Wednesday, June 29, 2005

Homicide No. 10: Homeless Woman No. 3

PLAINFIELD (6/29/05) - The city's latest homicide victim was found Wednesday morning, June 29, in a yard behind 144 East Seventh Street, between Park and Watchung Avenues, barely a block from City Hall.

The victim was identified as Manita Andrews, 41. She was the third woman killed within seven weeks in the city. Police had little to say, but onlookers said her body was found naked and bound.

Relatives and friends gathered in front of the multi-family home as police probed the back yard, which had numerous vehicles and large piles of dirt in it. Witnesses said the investigation began Wednesday morning, but it was only in the afternoon that police put up a blue tarpaulin where the body was found. The body was removed and carried on a gurney to the medical examiner's car at about 2:45 p.m.

Police also refused to say why they investigated an office building on the same block where a male friend of the victim lived.

PHOTO: Councilman Ray Blanco and Flor Gonzalez of the Latin American Coalition await further information about the murder victim.

The two other women found murdered recently in Plainfield were Pebbles Cade, a homeless woman whose body was found in a trailer at the site of the new senior citizens' center in the 300 block of East Front Street, and Carolyn Robinson, who according to published reports was beaten to death June 9 in a basement in the 700 block of East Front Street.

--Bernice Paglia

KEYWORDS: Murder, homeless, police

Tuesday, June 28, 2005

Urban Clear-Cutting


Why were all the trees cut down on Financial Plaza?

A. Because they were old.
B. Because they would not have survived the streetscape reconstruction.
C. Because the plaza had to be re-graded for handicapped access and the trees had to go.


If you chose "C" that was the most recent explanation offered Monday by project engineer George James. Simply put, if the improvements didn’t meet the state access code, funding would not be provided. City engineer Carl Turner did not comment.

“I know it was a nice, shady area,” James said, offering a revised plan that would place some larger new trees on the site to hasten growth of a canopy.

Citizen rumbling began when the first trees were cut down as part of the launch of the long-awaited downtown streetscape improvements. About 80 trees on Front Street and side streets between Madison Avenue and Watchung Avenue fell under the axe. The outcry hit a crescendo last week after a dozen mature trees were cut down on Financial Plaza at Park and Front and gained more decibels when residents and merchants saw a big yellow machine clawing the shade-covered park apart.

Citizens attending the hearing were especially horrified to see a leafy glade furnished with benches and chess tables laid bare and then demolished to make way for new sidewalks, sapling trees and replacement brick pavers.

Third Ward resident Josef Gutenkauf called the action “a heinous crime,” and Dottie Gutenkauf read a poem about the chess park that she wrote in the form of an obituary.

A gaping hole in the plaza will most likely greet visitors who come to the July 4th parade, as the reconstruction will not be completed until mid-July.

The project originated in the Economic Development office before the city hired a tree expert and started a committee to address how trees should be preserved. The Ten Cities Tree Committee was formed last fall and is working on getting a tree commission and an ordinance to protect city trees.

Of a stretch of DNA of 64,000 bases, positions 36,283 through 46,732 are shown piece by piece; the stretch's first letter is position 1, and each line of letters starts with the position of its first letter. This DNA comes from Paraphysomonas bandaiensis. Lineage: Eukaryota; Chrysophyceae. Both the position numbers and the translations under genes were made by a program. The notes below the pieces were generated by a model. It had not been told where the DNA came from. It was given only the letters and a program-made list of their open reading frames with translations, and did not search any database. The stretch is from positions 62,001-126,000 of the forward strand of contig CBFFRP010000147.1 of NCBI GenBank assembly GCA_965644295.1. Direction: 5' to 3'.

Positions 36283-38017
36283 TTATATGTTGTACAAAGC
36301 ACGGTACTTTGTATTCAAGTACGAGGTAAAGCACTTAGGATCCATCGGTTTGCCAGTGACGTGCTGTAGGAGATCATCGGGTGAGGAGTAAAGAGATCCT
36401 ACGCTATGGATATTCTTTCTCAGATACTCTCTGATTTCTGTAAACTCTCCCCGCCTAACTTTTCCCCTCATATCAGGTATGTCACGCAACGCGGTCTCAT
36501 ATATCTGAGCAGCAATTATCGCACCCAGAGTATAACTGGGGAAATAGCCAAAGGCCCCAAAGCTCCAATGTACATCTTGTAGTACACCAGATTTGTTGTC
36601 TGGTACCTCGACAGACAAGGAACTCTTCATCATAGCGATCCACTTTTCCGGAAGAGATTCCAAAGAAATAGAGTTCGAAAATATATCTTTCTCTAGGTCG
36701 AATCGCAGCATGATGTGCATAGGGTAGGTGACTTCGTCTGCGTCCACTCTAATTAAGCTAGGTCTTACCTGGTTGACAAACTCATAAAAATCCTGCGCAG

Because so many people were upset over the tree removal and because there was considerable finger-pointing at the hearing, Councilman Ray Blanco asked for a separate council meeting just on the subject of trees.

--Bernice Paglia

KEYWORDS: redevelopment, public hearing, trees

Budget hearing for Special Improvement District

PLAINFIELD - SPECIAL HEARING (6/27/05) - The hearing on June 27th was a time to review the second-year budget for the city’s Special Improvement District (SID) projects -- an ambitious program that includes a quarterly magazine and student “ambassadors” to greet train arrivals.

The budget will be up for a vote at the July 5, 2005 City Council meeting.

Half of the $227,200 budget will come from a 3 percent tax assessed on about 400 property owners downtown and in the South Avenue business district. It will be matched with $113,600 in Urban Enterprise Zone funds, a special program that holds sales tax money for designated projects in the zone.

$113,600 - 3% tax paid by business district property owners
$113,600 - Urban Enterprise Zone funds
$227,200 - Total for fiscal year 2005-6

The budget covers the fiscal year starting July 1 and will also provide for hiring a professional management team, creating signs to mark the district, new holiday decorations and completion of a door-to-door inventory of more than 600 businesses for a membership directory.

The proposed student ambassadors will provide city information to rail travelers as part of “quality of life” improvements that also include graffiti removal, security cameras and dusk-to-dawn streetlights in darker parts of the district.

The idea for creating a Plainfield Special Improvement District originated with the city administration. Like the PMUA, however, the SID is a self-governing body. The SID organized in September 2004, selecting officers and approving bylaws after months of preparation.

At a June 16 Planning Board meeting, SID president Elissa Cohen of Suburban Jewelers questioned why city officials had not included the group in redevelopment talks on downtown projects that could cause business and property owners to have to relocate.

“Why does the city feel the SID should not be involved? she asked.

The redevelopment questions and related concerns about the streetscape project come even as the newly revitalized Chamber of Commerce has hired an executive director and established an office at Park Avenue and Seventh Street, another part of the SID.

Residents expressed considerable passion and a significant amount of confusion at the June 16 meeting about the many redevelopment efforts under discussion. In order to address citizens’ concerns, city planners will devote the July 21 Planning Board meeting to explain the city’s many layered projects in greater depth.

Longtime resident Nancy Piwowar said Monday, “What I just saw tonight, it’s evident that all departments that deal with each project all need to talk to each other.”

COMMENT: Is the city showing progress or turmoil in all these changes? - B. Paglia

--Bernice Paglia

KEYWORDS: Budget, public hearing, Special Improvement District, redevelopment

Drink Up

PLAINFIELD - PUBLIC HEARING (6/27/05) - It'll be business as usual for all 35 holders of Plainfield liquor licenses. That's the result of the June 27th public hearing on license renewals. Those whose paperwork is in disarray or who have charges pending will be able to go to Trenton and get temporary licenses.